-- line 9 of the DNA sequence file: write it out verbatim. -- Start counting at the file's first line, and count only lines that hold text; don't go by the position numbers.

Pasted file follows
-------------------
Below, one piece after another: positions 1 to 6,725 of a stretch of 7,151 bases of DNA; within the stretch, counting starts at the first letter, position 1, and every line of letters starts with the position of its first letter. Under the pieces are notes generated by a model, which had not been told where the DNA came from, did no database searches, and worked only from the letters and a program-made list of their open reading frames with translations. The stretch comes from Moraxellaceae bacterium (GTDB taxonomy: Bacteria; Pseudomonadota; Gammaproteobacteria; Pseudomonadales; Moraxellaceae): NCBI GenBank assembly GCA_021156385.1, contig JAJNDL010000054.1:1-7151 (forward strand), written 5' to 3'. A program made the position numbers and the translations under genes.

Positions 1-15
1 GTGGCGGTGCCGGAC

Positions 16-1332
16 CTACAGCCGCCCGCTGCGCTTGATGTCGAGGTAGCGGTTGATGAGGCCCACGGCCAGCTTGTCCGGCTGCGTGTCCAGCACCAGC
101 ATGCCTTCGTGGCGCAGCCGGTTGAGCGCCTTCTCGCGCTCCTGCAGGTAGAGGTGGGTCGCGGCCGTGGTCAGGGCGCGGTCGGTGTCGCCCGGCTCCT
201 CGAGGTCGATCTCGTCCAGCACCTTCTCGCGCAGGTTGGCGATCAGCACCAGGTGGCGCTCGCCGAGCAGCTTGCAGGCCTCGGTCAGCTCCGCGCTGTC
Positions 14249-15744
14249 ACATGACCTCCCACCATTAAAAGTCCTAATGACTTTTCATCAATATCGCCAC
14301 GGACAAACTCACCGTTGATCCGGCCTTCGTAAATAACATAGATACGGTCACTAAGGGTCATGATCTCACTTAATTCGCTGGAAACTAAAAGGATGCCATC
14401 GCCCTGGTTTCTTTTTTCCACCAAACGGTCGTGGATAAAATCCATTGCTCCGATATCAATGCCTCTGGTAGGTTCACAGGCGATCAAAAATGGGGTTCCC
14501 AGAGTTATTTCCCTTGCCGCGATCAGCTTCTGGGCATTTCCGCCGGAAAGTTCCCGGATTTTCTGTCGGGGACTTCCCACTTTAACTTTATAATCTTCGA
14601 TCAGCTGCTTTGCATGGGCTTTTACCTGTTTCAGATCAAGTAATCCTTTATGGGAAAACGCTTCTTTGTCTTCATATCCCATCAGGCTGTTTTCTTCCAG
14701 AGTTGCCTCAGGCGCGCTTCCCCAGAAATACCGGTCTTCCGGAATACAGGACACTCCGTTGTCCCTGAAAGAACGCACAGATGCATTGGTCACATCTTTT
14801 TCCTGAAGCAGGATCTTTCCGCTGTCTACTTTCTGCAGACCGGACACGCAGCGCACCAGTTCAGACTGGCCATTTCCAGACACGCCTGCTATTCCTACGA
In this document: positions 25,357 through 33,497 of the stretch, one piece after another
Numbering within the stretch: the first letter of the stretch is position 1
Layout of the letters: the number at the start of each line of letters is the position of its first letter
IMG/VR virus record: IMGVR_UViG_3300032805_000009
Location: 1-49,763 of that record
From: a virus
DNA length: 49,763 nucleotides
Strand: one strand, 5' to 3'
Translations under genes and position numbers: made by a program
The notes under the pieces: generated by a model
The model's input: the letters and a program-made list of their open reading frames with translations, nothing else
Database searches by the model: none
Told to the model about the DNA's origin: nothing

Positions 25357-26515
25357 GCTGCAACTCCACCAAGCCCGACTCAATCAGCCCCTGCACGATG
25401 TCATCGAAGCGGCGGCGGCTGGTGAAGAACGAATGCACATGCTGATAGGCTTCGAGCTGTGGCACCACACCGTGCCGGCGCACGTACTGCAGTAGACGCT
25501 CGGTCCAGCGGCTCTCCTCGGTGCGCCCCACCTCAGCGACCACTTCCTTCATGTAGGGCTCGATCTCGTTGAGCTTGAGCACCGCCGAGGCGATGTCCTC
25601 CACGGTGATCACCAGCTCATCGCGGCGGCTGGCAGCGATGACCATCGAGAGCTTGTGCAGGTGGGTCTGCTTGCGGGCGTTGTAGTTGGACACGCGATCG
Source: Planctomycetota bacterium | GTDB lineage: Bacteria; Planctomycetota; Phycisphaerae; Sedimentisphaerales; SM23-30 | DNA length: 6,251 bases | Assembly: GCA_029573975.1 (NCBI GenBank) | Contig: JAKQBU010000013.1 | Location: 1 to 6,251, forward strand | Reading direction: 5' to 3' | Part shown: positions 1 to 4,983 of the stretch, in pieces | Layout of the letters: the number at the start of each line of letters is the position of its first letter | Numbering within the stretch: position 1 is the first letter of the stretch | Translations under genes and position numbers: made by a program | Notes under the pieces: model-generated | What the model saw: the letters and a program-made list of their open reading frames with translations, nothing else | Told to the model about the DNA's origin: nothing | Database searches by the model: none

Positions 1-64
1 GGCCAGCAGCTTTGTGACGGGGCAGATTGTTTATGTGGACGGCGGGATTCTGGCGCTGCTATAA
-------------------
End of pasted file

14249 ACATGACCTCCCACCATTAAAAGTCCTAATGACTTTTCATCAATATCGCCAC